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Abstract

Around 1900 German orientalists, missionaries and representatives of colonial pressure groups started a debate about the so-called Moslem world. This debate created new spaces, connecting Africa, Europe and the Ottoman Empire: It equally shaped and was shaped by old and newly invented religious traditions and it made and was made by changing coalitions between political, academic and economic interests of transnational scientific associations, local African societies and by worldwide organized missionary groups. Above all this debate shows surprising connections to current discussions and thereby provides an insight into the ongoing German discussions about modern migration and the role of religion.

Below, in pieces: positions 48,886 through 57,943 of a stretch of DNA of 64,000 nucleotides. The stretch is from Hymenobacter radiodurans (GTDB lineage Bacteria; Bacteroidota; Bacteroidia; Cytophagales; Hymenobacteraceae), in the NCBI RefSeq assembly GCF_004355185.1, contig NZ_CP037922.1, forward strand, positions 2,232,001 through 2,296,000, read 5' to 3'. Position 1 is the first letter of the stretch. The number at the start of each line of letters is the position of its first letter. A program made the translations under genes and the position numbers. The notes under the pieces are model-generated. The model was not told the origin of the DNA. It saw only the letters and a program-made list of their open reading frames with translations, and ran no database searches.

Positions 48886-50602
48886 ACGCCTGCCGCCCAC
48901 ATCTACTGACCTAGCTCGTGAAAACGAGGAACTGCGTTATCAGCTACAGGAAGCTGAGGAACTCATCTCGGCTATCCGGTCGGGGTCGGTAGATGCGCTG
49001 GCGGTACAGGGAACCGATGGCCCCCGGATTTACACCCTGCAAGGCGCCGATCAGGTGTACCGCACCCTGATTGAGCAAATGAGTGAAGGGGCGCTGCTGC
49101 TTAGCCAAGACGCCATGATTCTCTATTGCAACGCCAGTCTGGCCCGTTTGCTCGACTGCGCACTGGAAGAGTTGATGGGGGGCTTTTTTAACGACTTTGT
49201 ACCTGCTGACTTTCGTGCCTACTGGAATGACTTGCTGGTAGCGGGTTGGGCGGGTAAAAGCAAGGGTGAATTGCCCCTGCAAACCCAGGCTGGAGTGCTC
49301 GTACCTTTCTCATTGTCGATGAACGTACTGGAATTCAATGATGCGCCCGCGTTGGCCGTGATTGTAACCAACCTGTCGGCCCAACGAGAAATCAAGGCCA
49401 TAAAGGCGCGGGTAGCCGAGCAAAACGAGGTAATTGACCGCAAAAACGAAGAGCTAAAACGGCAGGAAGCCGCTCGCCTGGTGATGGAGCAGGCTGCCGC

In: Migration and Religion